The election in a European country (to be named later in this article) was won by a party claiming it was anti-establishment along with the strongest party of a center-right party, which both parties then forming an alliance to enter into a coalition government. But time began running out, and within a year the right-wing anti-immigration interior minister implemented the strict migration policy he promised during his campaign, which will prevent migrant ships from entering the country’s harbors and penalize the people smuggling vessels of the Soros network. His party’s popularity doubled while his partners’ popularity is cut in half.
In the wake of coalition tensions, the right-wing party leaves the government, and the anti-elites from the other party, who constantly talk about the will of the people, unite with the Social Democrats who they previously criticized at every turn — all only in order to prevent early elections. The press envisions the fall of the government every week, but it refuses to fail. Time goes by, there comes a pandemic that no one believes is being handled well, but the government still don’t fail.
Meanwhile, it turns out that the complete coalition is being kept at ransom by a small party that has broke off from the Social Democrats, and which is controlled by a former prime minister, a well-known political gambler. Now, we’re at the stage when he ousts the most popular politician, the prime minister, prevents early elections and gets the prime minister he wants.
While this could be subject of a riveting TV drama, unfortunately that is the reality in Italy. Is it any surprise to anyone that the European Commission only had a problem with stopping migrant ships and not a country ignoring the will of the electorate?
We should have no illusions: they blame the pandemic, but it is clear that they do not want to hold elections because the right would win and the left would lose many seats and just as many well-paid jobs. Who would want more hungry mouths during an epidemic? Brussels is full of mercy and understanding — at least when it comes to the left.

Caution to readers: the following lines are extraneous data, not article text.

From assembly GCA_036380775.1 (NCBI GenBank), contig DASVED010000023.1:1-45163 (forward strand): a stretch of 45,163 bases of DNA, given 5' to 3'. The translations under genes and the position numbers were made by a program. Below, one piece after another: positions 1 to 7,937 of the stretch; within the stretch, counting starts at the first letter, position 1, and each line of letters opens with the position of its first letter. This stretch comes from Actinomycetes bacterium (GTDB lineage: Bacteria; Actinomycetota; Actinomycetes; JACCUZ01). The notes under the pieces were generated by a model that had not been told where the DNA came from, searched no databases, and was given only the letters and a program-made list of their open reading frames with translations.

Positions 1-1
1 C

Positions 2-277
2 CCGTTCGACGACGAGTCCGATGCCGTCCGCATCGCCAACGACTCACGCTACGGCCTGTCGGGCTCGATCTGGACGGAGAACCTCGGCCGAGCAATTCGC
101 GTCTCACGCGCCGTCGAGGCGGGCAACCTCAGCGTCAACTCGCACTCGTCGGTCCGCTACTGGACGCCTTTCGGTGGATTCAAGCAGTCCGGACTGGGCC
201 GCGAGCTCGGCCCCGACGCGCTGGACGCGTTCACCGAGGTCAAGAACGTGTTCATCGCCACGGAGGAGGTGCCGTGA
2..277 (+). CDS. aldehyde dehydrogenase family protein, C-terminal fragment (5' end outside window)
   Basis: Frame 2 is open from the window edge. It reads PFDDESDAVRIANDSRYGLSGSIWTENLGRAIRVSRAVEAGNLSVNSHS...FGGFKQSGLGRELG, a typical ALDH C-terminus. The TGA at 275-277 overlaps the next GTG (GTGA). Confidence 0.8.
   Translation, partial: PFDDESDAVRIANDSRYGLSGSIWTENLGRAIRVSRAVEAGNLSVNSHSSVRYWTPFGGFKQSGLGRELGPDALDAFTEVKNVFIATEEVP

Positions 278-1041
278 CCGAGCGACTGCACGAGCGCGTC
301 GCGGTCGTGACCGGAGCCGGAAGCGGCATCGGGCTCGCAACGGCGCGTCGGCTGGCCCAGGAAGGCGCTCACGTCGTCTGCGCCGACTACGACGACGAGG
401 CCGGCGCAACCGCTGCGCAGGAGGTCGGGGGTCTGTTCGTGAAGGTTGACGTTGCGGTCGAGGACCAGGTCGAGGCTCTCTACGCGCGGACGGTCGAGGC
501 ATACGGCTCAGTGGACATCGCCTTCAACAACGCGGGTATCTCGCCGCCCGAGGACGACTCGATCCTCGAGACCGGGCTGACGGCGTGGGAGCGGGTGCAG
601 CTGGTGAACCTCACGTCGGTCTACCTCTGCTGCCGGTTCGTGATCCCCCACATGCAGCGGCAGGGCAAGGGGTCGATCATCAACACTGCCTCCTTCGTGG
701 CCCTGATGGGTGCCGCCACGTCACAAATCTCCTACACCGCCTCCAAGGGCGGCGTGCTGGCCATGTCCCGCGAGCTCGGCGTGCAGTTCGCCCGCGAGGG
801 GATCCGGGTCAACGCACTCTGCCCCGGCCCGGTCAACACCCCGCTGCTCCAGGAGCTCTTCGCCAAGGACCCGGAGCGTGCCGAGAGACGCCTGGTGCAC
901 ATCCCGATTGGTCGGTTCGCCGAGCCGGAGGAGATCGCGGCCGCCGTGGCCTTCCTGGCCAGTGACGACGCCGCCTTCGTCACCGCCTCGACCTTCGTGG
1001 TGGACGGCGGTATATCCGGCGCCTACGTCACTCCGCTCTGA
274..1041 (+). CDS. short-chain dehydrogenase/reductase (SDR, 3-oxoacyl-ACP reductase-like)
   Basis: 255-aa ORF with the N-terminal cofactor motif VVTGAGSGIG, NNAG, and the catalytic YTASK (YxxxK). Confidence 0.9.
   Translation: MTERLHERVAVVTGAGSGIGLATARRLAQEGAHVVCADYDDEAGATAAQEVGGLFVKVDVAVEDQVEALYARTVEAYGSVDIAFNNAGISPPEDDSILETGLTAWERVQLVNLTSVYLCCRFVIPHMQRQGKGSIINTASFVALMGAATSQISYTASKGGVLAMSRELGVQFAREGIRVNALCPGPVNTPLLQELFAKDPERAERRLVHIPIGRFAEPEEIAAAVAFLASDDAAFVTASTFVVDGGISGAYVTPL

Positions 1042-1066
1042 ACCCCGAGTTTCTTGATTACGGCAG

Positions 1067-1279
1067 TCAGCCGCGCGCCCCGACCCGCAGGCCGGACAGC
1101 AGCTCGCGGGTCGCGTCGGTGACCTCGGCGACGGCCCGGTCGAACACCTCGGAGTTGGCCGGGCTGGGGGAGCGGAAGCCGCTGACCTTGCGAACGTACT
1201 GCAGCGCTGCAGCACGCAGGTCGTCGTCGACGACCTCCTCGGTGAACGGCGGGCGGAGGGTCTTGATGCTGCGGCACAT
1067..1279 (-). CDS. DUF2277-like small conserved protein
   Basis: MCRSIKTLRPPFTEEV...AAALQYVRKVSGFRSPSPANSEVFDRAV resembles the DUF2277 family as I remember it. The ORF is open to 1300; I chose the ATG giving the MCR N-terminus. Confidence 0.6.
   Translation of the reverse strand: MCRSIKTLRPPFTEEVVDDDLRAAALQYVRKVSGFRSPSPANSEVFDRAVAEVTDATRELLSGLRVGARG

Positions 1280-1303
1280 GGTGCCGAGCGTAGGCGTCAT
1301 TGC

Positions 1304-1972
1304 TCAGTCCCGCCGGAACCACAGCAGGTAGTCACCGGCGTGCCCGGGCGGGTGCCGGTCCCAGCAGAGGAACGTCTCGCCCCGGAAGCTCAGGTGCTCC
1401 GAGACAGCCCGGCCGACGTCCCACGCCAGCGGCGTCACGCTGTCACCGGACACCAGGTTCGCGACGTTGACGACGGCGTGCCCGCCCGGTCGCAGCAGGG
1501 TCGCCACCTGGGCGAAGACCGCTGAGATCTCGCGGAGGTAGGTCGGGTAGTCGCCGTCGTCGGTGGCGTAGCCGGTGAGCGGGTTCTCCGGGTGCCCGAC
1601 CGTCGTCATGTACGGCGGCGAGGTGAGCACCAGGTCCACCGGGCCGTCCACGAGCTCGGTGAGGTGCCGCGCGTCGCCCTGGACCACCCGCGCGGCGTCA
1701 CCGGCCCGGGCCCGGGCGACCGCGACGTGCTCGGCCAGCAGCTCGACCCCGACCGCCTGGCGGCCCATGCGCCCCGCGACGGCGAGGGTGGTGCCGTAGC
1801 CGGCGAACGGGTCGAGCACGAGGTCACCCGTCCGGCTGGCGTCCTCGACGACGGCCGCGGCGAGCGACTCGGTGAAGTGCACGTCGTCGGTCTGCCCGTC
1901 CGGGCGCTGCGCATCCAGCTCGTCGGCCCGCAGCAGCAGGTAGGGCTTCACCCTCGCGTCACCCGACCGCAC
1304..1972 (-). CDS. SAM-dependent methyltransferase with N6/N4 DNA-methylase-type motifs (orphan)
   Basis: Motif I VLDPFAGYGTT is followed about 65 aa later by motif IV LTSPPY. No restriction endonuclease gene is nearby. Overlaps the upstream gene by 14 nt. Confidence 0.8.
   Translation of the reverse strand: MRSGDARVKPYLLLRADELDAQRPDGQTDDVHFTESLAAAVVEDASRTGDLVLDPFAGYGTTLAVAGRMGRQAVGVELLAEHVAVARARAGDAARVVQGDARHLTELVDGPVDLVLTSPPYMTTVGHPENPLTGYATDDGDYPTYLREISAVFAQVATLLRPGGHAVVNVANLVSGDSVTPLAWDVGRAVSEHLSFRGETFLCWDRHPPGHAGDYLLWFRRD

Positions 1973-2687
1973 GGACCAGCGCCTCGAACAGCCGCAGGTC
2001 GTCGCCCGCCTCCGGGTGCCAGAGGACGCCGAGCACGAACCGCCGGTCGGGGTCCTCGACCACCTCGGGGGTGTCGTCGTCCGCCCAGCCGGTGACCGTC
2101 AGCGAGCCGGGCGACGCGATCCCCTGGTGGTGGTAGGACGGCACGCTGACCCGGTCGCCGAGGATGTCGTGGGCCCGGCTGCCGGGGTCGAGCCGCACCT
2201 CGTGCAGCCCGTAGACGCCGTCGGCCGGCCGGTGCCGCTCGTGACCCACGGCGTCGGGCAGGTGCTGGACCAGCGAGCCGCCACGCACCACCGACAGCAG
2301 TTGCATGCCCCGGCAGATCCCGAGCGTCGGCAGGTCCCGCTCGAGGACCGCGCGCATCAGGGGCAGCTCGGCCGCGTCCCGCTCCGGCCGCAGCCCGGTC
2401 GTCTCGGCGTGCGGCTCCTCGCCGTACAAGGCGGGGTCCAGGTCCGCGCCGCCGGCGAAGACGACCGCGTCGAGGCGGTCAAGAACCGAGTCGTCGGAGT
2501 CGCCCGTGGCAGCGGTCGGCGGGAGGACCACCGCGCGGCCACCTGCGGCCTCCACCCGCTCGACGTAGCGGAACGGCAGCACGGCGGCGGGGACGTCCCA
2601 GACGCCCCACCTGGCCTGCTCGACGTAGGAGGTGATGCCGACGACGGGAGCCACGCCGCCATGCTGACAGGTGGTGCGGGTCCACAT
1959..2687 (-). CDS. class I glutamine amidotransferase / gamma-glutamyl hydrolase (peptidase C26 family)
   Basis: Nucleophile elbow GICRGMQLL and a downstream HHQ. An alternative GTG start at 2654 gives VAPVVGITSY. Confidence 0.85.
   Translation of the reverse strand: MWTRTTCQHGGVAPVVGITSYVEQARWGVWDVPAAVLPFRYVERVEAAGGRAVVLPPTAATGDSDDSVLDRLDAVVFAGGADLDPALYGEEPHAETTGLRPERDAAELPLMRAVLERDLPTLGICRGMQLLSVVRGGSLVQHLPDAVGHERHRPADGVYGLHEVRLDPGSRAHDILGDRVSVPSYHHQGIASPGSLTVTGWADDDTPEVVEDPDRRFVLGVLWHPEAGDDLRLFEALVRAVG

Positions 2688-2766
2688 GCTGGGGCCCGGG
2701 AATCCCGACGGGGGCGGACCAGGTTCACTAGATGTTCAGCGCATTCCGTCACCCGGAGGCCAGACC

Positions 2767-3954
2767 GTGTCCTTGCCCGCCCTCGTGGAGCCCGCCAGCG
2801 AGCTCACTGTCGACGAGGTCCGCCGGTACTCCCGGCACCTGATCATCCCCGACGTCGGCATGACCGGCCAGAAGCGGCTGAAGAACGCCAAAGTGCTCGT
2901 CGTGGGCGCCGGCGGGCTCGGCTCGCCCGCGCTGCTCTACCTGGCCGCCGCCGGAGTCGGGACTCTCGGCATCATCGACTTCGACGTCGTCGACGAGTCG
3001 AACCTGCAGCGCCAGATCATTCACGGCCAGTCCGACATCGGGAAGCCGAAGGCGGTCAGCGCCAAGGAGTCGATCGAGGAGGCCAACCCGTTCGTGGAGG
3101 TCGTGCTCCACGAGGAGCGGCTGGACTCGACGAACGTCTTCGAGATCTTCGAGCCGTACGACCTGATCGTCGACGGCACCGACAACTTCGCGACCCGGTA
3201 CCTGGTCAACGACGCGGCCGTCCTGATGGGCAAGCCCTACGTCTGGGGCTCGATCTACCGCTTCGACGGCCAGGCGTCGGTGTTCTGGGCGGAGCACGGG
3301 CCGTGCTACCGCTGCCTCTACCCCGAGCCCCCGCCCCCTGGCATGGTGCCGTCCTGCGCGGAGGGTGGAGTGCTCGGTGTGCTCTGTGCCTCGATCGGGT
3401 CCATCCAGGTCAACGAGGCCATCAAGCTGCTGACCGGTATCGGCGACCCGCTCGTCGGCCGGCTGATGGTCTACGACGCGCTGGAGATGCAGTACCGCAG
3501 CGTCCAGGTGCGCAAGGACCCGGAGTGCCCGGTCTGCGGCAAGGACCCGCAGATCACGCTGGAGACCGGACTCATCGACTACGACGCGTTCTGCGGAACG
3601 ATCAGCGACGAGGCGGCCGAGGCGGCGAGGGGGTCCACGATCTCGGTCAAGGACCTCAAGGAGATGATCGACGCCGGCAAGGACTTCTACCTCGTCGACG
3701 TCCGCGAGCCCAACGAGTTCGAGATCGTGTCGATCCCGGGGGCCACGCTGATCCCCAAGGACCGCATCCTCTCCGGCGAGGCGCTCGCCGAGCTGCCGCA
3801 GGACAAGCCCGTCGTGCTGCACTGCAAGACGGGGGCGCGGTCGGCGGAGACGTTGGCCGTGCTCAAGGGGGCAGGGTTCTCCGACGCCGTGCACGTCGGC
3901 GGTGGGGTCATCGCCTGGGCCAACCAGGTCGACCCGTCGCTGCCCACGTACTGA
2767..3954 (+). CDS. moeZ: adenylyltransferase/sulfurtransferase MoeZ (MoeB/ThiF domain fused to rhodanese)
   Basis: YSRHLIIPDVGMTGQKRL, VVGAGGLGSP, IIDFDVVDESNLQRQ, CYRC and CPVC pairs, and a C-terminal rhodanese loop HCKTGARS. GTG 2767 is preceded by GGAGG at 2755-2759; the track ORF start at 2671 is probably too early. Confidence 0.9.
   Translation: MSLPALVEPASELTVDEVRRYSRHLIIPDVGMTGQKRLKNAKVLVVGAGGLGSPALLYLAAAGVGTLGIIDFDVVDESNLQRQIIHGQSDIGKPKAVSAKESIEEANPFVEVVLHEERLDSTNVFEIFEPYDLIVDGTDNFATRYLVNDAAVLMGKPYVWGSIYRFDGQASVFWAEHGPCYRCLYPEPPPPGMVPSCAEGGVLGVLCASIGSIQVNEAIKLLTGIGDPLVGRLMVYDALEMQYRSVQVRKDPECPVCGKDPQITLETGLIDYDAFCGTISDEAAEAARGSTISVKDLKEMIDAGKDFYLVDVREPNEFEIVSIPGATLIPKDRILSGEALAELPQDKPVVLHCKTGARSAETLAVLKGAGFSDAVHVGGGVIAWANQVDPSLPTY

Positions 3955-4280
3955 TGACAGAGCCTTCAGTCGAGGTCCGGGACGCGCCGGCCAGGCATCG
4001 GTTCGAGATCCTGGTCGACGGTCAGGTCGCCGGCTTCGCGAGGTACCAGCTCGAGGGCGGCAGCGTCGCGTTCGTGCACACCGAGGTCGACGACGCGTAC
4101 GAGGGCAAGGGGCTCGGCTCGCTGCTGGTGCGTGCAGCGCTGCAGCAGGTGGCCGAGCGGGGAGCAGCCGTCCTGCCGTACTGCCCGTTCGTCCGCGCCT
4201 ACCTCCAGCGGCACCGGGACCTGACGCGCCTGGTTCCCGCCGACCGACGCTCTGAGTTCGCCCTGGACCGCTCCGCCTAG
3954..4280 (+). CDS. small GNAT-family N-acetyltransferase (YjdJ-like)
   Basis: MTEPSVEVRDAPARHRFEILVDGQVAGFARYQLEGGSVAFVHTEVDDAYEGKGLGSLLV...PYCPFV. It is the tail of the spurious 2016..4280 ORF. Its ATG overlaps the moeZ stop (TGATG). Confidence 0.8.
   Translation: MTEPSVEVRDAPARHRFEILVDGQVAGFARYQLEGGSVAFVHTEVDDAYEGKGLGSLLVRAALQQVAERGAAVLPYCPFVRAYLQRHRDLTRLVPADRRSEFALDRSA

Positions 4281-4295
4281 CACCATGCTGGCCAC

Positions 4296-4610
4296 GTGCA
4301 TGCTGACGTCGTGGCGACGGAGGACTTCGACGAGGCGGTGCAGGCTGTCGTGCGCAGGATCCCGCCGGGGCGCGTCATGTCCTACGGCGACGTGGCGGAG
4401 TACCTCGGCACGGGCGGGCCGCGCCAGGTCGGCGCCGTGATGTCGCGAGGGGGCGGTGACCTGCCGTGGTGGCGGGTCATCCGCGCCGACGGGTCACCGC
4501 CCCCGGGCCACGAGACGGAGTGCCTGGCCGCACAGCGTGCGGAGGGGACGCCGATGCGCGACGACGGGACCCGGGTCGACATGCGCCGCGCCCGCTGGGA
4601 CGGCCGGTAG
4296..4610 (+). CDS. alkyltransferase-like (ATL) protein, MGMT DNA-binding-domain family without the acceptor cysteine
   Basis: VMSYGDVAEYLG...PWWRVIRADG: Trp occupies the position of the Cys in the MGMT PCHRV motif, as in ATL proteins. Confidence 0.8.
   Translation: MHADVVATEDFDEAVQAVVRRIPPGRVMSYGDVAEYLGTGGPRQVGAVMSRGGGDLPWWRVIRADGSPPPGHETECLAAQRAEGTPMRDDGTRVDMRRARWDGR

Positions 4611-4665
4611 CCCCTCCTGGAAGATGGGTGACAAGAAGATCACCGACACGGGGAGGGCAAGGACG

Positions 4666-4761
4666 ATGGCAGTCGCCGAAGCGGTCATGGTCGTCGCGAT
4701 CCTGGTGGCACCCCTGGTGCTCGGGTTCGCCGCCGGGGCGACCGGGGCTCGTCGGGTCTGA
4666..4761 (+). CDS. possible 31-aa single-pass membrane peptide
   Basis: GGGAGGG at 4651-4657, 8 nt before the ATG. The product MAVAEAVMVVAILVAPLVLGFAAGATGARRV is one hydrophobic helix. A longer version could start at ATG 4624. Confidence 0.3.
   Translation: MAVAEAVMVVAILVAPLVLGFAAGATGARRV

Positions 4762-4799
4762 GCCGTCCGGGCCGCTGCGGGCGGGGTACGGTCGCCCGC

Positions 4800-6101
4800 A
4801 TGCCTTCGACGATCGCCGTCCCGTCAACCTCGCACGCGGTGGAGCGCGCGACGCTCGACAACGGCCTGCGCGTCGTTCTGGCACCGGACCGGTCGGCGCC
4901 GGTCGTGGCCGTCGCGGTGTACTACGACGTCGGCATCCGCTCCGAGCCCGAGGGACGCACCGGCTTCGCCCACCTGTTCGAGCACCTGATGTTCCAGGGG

Vera Jourová, vice-president of the European Commission for Values and Transparency can take an intense interest in the Italian situation simply from the point of view of her own position because what the left-wing political elite is doing there has little in common with either European values or transparency.
Instead, however, the liberal Commissioner tells Handelsblatt that her interests were clearly focused on Hungary and Poland. We already knew this is the case because of the awkward attempts in Brussels feigning concern for the rule of law as a European value, rather than wanting to overthrow right-wing, conservative governments on an ideological basis.
As Hungarian Minister of Justice Judit Varga pointed out yesterday, the Committee will run the played-out record again this year again about the rule of law. The independence of the judiciary, the fight against corruption, media pluralism, and the operation of checks and balances are subject to prior consultation, again with so-called NGOs for the sake of diversity.
This doesn’t require a huge amount of work, as it is clear from the documents in Brussels which members of the Soros network are on Ms. Jourová’s telephone speed dial.
We really don’t want to disrupt the right of the Soros-financed, bureaucratic elite from their usual annual in-house entertainment of targeting Hungary and Poland, but please also do something useful for Europe while you’re at it.